Geocaching with Google Earth

We took our daughters (ages 5 and 8) on their first geocaching adventure this weekend and it was great! We used the very popular Geocaching.com website, which had quite a few Google Earth tools to make our adventure easier to plan.
In particular, they have a Geocache Google Earth Viewer that you can download and use. It’s essentially a network link that shows all of their geocache locations in Google Earth — over 1.6 million of them!

geocache.jpg

It was quite handy to fly around in Google Earth, find local caches, then click to see if they were worth checking out. We eventually stumbled upon a local “challenge” (10 locations to find, including this one) and had a good time.
While the icons are clickable, I would like to see them have a bit more info. In particular, the “last found” date would be helpful, so you could quickly see if a cache was likely to still be in place.
They also integrate Google Earth by allowing you to create “routes” that are generated by uploading KML files.
For all of you geocachers out there, what is your favorite way to search for new caches to find?

About Mickey Mellen

Mickey has been using Google Earth since it was released in 2005, and has created a variety of geo-related sites including Google Earth Hacks. He runs a web design firm in Marietta, GA, where he lives with his wife and two kids.



Comments

  1. I like the C:GEO app on android phones. Sign in with your geocaching.com account and it will exclude caches you have found, gets your current location and starts off showing you the closest caches to you, and you can just use your phone to find most of the caches.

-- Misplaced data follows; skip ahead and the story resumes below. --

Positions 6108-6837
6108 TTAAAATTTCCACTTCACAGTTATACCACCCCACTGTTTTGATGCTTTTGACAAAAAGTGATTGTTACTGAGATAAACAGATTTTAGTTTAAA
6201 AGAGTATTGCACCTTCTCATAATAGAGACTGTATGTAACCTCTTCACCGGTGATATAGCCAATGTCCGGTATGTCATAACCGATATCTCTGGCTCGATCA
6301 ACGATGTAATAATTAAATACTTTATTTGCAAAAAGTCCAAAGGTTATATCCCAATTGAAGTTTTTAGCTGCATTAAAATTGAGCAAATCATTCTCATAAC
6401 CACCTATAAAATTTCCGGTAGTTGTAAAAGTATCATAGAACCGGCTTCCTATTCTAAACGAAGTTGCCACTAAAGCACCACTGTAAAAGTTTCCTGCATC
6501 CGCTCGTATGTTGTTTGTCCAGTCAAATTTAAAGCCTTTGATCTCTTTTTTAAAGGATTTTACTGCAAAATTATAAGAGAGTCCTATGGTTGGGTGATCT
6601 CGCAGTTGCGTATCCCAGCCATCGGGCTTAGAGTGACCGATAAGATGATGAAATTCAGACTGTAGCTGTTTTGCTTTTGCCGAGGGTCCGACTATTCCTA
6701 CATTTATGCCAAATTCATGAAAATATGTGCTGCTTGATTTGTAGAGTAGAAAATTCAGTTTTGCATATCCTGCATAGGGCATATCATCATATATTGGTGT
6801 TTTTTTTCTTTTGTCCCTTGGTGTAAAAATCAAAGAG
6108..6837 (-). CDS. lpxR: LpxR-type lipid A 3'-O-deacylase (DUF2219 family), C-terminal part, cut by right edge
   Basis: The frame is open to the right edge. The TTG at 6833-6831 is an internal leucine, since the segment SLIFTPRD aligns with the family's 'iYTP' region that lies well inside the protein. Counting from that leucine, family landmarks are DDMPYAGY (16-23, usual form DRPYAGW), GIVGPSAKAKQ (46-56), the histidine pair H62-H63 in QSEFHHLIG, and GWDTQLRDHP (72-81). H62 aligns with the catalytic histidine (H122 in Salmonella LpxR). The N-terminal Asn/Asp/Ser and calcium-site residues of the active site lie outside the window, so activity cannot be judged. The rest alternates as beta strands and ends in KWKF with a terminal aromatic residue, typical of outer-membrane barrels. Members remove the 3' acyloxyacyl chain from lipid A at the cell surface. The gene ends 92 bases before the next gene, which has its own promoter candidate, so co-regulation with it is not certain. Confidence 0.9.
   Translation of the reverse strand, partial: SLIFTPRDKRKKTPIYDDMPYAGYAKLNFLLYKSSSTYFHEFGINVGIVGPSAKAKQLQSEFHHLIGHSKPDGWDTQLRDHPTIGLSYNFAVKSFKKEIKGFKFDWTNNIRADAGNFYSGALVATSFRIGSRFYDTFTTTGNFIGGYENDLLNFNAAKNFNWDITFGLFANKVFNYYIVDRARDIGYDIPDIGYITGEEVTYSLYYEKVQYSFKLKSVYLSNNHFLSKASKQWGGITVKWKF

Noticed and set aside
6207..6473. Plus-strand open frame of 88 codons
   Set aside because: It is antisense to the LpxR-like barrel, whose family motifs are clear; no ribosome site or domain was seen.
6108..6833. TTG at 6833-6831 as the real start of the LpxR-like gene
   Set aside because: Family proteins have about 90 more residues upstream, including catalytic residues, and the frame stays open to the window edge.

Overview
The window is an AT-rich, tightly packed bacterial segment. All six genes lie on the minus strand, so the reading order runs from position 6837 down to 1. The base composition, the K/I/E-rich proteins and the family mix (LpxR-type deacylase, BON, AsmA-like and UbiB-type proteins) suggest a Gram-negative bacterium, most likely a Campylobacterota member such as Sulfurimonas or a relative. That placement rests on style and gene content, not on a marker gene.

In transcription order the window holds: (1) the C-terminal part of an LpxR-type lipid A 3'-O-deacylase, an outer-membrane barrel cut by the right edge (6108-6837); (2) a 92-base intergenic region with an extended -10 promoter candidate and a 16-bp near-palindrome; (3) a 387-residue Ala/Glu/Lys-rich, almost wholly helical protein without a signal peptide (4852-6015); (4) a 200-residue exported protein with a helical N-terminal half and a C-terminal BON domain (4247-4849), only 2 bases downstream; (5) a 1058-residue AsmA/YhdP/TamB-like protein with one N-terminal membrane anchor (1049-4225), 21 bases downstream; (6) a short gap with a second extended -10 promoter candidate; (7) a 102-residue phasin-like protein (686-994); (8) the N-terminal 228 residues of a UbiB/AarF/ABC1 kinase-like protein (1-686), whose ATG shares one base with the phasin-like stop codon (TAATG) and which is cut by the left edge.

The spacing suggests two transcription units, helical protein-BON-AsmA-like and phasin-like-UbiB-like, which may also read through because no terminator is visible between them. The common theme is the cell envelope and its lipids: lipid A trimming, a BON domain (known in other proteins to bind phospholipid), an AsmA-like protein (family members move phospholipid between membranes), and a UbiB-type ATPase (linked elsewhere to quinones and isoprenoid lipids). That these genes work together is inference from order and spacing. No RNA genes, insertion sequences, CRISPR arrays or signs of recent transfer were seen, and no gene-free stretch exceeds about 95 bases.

2. I remember when I first saw a Google earth type of device. It was at the Maryland Science center. You could touch the screen and rotate the device to anywhere you want to go.
    I am sure your kids liked the geocaching adventure.

  3. Premium members of Geocaching.com ($30/year) can order up data in bulk called pocket queries. These GPX files contain additional data that GPSBabel and thus Google Earth knows how to specially format for display.
    GPSBabel 1.4.3 released this week, contains a completely new writer for geocaches. That’ll make it to Earth eventually but for now you can convert them to KML manually: just drop your PQ into GPSBabel and write to KML. Open that KML in Earth and caches will have three panes – the cache description, the logs, and additional maps.
    Signed,
    Geocacher of 10+ years – so I have a selfish reason for this to work well in Earth. :-)

  4. Google Earth 6.2 Released with Google+

  5. A second vote for c:geo. We use it exclusively on our Android phones.

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